Chain O’ Lakes is an ice fishing destination – when the ice cooperates

Warm weather has left ice in McHenry County too thin for anglers for most of the winter so far

Trevor Janes, who owns Wet N Wild Outfitters, ice fishes Friday, Feb 3. 2023, on Petite Lake near Fox Lake.

Trevor Janes was optimistic about McHenry and Lake counties’ ice fishing season following Christmas weekend’s cold snap.

The sub-zero temperatures built 7 to 8 inches of ice on Johnsburg’s Pistakee Bay. A few dozen fishing shacks were on the ice by Dec. 28. Even with warmer temperatures forecasted for New Year’s weekend, Janes thought overnight lows below freezing should keep the ice stable.

By the first week in January, however, the ice didn’t cooperate with Janes’ plan. His company, Wet N Wild Outfitters, had to take his ice fishing clients to Wisconsin lakes to find enough ice to safely fish until early February.

Janes is back on the Chain O’ Lakes, though, and anglers have also returned to The Hollows, 3804 Route 14 in Cary, McHenry County Conservation District Marketing Director Caitlynn Martinez-McWhorter said.

“It is never closed, per se. It is always ‘at your own risk, with 4 inches of ice or more,’ ” she said. “Most of January the ice was not good enough.”

When the ice is thick enough, anglers are allowed to put up a shack, but those must come off the ice every night, Martinez-McWhorter said. While catch-and-release is encouraged, anglers are welcome to take their catches home, too.

The peak ice fishing season in northern Illinois is January and February, Janes said. In a good year, there may be a week or two in December or even into March if the weather stays cold where the ice is strong enough to support both people and a shack.

This winter was not a good year, Janes said. “It is something we haven’t experienced before,” he said of the terrible ice conditions. “I have never had to wait four or five weeks just to get in.”

Most of their guests were willing to travel to Wisconsin, but the ice has been tough this year throughout the region.

“Illinois has a shorter ice season than other areas in the ice belt,” said Janes, who has been a full-time fishing guide on the Chain O’ Lakes since 2019. The Wonder Lake man grew up fishing here and has learned the ins and outs of wintertime fishing in the region.

Trevor Janes, who owns Wet N Wild Outfitters, drills a hole in the ice while ice fishing Friday, Feb 3. 2023, on Petite Lake near Fox Lake.

“We just don’t have the ice that the old timers talk about,” he said.

When there is ice to fish on, his five-person crew starts their days at 5:30 a.m., getting gear into their trucks, fueled up and snacks for the day. They are at a lake by 6 or 6:30 a.m. and have their first clients on the ice by 7 a.m. From then until 10 a.m., they are running shuttles to bring clients – many from Chicago but others from around the country – into one of their fishing shacks on the ice.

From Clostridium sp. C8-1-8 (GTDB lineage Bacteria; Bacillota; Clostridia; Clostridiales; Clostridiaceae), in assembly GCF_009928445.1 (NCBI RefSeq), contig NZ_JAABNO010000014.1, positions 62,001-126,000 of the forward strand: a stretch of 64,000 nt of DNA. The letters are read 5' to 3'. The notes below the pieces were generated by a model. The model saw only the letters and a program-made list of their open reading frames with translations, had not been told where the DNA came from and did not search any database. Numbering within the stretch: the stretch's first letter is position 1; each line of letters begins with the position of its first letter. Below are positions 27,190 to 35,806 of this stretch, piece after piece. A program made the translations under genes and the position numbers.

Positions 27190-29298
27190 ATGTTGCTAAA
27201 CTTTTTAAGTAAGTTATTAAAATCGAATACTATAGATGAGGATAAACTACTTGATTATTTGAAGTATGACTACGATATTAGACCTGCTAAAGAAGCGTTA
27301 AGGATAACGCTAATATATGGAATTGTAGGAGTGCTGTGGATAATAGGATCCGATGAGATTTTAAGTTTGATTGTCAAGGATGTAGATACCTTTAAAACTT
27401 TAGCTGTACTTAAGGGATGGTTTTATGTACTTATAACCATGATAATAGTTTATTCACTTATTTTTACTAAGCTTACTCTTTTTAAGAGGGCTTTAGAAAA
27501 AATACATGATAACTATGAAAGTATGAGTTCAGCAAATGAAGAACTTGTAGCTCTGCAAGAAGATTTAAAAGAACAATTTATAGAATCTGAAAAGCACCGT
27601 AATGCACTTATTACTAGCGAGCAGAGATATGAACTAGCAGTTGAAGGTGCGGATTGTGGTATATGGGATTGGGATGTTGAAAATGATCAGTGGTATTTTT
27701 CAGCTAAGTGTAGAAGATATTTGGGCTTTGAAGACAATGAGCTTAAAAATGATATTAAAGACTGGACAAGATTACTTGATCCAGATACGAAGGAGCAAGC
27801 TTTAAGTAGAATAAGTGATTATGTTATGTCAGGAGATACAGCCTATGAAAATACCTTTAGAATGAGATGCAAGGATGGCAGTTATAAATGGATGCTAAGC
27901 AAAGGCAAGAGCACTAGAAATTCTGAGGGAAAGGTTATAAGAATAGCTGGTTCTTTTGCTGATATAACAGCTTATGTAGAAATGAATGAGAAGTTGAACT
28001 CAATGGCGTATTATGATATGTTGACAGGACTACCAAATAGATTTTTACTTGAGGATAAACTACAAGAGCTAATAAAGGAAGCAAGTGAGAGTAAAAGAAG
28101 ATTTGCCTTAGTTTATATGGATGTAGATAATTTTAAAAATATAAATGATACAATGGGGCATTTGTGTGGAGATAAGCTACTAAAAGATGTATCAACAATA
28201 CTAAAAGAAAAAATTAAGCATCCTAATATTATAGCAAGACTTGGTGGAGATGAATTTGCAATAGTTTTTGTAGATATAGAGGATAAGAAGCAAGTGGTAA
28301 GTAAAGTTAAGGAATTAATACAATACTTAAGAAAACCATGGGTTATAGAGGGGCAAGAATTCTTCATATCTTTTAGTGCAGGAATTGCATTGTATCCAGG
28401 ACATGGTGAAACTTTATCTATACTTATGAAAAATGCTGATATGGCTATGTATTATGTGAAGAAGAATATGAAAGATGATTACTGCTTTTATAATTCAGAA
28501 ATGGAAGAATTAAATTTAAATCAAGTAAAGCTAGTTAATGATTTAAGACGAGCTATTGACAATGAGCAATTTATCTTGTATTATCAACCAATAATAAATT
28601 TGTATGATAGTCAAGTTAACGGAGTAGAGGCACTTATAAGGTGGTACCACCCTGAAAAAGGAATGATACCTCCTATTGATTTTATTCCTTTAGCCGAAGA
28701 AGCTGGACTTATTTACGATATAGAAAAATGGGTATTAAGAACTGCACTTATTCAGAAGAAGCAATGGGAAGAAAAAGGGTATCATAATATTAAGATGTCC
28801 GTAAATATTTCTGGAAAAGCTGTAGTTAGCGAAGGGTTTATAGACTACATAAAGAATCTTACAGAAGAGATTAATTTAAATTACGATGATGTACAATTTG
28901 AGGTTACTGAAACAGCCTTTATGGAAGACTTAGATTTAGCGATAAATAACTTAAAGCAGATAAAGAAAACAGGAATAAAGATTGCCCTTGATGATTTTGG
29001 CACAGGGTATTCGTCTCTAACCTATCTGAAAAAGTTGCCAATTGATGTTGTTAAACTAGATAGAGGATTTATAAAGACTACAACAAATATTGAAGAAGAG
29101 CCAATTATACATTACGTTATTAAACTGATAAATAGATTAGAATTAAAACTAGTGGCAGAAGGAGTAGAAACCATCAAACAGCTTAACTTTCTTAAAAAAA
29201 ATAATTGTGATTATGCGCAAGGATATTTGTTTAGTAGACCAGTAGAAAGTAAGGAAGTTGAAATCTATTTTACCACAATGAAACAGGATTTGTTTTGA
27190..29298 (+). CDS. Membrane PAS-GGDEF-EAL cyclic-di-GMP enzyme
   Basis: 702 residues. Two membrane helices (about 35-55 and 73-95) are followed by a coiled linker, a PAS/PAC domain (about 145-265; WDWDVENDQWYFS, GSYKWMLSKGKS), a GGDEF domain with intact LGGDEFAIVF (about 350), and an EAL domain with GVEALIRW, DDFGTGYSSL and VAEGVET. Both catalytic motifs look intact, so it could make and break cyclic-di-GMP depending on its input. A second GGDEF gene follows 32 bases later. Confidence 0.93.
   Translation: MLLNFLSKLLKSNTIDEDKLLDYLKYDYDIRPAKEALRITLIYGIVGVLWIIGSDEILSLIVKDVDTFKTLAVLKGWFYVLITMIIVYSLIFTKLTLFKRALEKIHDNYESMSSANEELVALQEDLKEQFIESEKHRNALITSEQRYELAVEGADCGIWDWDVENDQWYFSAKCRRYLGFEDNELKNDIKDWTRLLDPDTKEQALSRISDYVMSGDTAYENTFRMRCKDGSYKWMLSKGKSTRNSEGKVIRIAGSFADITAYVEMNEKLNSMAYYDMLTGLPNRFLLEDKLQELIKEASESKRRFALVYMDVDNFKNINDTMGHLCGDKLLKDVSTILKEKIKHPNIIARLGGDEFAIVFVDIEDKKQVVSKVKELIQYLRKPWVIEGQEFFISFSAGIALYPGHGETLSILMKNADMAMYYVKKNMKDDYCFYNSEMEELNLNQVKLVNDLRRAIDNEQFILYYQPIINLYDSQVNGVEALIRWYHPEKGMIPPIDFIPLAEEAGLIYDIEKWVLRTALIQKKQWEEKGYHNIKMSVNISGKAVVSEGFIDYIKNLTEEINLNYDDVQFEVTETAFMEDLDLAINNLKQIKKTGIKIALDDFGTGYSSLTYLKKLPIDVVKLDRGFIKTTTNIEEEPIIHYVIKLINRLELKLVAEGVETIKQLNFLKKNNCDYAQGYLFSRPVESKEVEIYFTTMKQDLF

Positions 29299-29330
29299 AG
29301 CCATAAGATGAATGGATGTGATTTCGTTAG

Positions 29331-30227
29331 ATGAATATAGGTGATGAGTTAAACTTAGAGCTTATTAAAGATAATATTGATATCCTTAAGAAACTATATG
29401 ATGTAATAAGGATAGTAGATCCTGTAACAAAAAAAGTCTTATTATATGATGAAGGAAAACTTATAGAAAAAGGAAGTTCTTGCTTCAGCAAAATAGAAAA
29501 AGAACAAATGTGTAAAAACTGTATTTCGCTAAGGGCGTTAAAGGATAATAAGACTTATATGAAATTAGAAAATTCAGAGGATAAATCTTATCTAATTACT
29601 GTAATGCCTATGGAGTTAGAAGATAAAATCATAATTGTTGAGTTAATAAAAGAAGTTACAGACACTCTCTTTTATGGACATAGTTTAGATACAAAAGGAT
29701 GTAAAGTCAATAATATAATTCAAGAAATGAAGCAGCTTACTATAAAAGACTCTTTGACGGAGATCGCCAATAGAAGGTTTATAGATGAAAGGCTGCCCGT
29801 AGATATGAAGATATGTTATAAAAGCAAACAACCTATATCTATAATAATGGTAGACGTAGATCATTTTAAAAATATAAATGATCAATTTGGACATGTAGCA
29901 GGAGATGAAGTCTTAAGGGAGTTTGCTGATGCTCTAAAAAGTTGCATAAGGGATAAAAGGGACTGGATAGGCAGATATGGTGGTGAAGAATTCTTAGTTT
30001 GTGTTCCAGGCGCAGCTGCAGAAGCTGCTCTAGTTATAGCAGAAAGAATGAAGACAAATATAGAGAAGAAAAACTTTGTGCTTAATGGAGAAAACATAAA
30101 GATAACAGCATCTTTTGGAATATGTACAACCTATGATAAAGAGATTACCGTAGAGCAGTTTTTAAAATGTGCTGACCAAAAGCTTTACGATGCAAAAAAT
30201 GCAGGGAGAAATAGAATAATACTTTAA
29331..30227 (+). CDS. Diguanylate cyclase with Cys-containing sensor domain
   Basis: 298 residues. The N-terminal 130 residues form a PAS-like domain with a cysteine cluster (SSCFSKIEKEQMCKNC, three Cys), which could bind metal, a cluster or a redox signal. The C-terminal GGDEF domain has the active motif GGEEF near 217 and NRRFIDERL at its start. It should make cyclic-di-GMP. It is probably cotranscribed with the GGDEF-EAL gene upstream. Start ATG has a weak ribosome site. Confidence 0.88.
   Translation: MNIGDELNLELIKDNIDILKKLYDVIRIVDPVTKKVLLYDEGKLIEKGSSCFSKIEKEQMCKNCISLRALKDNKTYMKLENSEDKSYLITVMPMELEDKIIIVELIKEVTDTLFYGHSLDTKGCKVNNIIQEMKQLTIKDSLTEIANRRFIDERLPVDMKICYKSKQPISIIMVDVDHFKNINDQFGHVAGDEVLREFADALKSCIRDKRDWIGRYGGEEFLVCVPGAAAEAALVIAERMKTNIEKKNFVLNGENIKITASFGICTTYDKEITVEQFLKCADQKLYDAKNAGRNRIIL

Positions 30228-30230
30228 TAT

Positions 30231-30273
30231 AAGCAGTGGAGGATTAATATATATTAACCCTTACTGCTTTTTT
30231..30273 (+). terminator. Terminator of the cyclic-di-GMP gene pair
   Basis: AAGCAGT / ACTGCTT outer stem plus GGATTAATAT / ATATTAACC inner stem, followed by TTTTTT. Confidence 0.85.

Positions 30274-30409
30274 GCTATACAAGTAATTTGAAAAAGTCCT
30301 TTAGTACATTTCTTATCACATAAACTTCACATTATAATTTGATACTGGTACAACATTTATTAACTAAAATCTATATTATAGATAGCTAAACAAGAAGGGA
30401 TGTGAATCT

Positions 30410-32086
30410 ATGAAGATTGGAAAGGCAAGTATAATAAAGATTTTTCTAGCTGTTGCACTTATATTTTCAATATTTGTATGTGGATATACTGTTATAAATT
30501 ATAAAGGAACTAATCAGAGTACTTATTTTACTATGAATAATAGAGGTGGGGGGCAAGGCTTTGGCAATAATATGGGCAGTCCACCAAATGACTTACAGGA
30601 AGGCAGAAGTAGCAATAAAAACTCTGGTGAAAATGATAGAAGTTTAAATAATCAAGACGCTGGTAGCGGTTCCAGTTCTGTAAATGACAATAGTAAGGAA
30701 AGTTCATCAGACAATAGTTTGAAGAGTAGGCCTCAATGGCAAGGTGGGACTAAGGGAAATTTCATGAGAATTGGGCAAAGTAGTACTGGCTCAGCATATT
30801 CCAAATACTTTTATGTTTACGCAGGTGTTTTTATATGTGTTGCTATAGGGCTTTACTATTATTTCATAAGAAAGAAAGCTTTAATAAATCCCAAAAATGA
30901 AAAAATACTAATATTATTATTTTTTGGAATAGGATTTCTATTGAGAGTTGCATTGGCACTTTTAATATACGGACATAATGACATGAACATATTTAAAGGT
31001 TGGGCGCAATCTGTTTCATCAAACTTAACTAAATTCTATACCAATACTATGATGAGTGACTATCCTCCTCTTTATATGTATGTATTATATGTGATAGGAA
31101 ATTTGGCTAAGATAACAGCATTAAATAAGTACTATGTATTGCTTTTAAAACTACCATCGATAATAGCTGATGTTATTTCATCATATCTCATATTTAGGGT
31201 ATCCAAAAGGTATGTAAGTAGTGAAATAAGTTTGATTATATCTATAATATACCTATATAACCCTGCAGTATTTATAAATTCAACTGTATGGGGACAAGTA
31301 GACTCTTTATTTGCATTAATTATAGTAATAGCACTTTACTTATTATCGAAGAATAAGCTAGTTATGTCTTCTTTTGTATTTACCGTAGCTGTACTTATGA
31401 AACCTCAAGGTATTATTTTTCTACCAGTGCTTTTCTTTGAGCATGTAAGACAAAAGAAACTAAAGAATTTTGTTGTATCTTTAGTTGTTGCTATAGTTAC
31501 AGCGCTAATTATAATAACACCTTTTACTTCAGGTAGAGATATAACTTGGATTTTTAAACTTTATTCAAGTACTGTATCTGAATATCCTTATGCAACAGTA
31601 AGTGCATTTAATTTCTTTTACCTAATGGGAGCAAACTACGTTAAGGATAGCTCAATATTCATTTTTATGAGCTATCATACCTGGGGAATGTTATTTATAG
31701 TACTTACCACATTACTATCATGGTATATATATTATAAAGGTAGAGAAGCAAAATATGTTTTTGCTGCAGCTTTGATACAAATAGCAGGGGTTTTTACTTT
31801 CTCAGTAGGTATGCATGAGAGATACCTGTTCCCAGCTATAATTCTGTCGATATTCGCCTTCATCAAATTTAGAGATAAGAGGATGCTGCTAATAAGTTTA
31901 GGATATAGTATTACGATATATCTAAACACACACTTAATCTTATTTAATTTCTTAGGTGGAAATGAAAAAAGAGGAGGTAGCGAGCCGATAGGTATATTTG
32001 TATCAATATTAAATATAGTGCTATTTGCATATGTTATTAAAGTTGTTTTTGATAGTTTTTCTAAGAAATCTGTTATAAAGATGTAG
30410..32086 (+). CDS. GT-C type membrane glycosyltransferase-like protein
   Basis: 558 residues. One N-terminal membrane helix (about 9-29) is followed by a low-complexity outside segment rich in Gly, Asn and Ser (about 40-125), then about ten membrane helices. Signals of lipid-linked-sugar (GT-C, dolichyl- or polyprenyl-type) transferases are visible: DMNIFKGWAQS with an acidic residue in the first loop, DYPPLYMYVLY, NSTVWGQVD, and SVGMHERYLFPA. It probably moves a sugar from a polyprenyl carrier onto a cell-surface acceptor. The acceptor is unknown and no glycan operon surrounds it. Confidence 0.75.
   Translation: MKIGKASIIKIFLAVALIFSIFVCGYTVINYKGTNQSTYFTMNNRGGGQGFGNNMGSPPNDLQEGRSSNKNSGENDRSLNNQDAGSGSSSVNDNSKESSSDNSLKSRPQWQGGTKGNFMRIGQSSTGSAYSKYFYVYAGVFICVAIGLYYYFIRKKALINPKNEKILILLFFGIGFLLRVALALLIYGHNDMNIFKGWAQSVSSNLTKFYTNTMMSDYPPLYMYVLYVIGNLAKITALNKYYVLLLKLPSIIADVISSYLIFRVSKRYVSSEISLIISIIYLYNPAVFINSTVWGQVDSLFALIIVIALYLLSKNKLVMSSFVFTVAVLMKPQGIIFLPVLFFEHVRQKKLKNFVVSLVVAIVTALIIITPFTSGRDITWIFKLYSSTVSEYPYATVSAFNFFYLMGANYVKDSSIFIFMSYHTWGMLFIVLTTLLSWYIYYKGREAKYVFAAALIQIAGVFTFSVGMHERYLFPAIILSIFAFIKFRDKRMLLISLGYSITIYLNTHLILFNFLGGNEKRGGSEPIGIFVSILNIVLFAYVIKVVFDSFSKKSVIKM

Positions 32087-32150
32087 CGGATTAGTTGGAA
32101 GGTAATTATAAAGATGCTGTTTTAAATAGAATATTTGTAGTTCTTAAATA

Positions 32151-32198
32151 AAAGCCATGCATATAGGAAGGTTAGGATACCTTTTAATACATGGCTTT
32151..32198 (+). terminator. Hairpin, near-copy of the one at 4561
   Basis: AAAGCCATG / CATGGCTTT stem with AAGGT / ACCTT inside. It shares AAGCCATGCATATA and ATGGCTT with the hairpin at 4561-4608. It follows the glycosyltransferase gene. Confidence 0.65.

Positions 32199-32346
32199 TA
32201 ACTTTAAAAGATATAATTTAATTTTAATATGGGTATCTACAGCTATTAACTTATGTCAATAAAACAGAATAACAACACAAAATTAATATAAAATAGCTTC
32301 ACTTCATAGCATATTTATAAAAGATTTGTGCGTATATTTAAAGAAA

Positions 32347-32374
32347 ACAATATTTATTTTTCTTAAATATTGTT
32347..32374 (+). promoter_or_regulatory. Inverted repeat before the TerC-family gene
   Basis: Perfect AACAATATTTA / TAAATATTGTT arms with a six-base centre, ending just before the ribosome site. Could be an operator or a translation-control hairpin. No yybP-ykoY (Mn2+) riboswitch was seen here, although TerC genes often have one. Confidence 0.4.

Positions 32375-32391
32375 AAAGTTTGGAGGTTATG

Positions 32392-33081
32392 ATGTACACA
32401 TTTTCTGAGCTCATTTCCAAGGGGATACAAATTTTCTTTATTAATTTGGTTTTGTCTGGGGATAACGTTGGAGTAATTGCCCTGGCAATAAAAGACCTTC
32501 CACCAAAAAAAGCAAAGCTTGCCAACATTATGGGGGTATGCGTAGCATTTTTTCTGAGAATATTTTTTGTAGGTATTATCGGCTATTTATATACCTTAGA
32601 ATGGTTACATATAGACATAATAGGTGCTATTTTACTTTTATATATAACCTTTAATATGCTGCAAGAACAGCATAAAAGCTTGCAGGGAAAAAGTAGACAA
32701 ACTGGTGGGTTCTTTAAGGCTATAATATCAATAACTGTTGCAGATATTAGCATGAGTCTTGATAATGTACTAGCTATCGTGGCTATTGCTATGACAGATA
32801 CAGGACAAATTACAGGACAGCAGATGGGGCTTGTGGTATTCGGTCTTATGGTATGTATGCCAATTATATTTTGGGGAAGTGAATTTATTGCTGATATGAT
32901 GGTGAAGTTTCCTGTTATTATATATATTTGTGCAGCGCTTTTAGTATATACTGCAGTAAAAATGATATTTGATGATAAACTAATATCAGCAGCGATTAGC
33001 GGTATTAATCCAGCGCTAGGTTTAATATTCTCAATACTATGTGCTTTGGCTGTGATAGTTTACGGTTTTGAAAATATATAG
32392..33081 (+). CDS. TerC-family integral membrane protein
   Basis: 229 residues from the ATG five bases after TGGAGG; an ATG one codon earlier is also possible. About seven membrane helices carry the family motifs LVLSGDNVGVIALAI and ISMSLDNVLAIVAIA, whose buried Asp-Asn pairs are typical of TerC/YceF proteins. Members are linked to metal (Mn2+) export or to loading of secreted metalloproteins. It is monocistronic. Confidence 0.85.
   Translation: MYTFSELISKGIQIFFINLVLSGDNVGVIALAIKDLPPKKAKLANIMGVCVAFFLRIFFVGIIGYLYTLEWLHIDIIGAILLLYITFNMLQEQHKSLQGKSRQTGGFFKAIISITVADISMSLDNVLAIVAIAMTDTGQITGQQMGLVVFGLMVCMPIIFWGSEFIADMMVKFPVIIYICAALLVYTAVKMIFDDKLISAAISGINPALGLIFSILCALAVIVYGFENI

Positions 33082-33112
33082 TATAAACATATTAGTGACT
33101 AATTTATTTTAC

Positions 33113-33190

“It is such a unique thing that we have with Chicago, Milwaukee, Madison and Rockford” all close by and with people wanting to fish here, Janes said.

Anglers living in or visiting those towns don’t just want to go ice fishing, he said. “The destination is ‘I want to go ice fishing on to the Fox chain.’ ”

There are 37 species of fish found in the Chain O’ Lakes, including bluegill, crappie, catfish, walleye, northern pike, white bass and “chain-famous yellow bass,” Janes said.

Record fish come out of the lakes every year, he said. But with so many homes and private docks surrounding the lakes, access to the water can be a challenge.

One of the easiest spots to get on for or ice fishing is Pistakee Bay from the launch at Oak Park Lounge in Johnsburg. Other access points include Turtle Beach Marina at Chain O’Lakes State Park and the channel in Antioch.

Two fishermen change locations while ice fishing Friday, Feb 3. 2023, on Petite Lake near Fox Lake.

To fish in the winter, anglers need a resident or non-resident fishing license, “warm clothes and a good attitude,” he said.

Kyle Goddard, 27, of Crystal Lake teaches ice fishing classes for area parks and recreation districts and departments. He stopped in the Oak Park Lounge recently to hand out business cards and build clientele.

He grew up in Hoffman Estates and fishing on the Chain O’ Lakes with his family. “I could fish before could walk,” Goddard said.

He has been teaching classes on ice fishing for a park district for the past seven years and just recently went out on his own. He found many families wanted to find a new way to get out of the house during the COVID-19 pandemic, and ice or open-water fishing was one way to do that.

It was something Janes saw too: more people wanting to go ice fishing as a way to get out of the house over the past two winters.

Janes said his customers are booking for the 2024 season now.

Those customers are from all over the U.S. and are a mix of those who want to keep and eat what they catch and those who catch and release. If they want, they will clean the fish for them, added Nick Nelsen, one of the guides who works with Janes.

“For 99% of our customers, it is a convenience thing” to have the fish gutted and deboned for them, Nelsen said.

Janes, Nelsen and their partners don’t just offer fishing guide services in the winter. They keep a pretty brisk schedule throughout the year for open water fishing, too, they said.

“There are a lot of lakes here and tons of tourism, ... shopping and venues and great lodging. Everything about this area is world class and underrated” for fishing tourism, Janes said.

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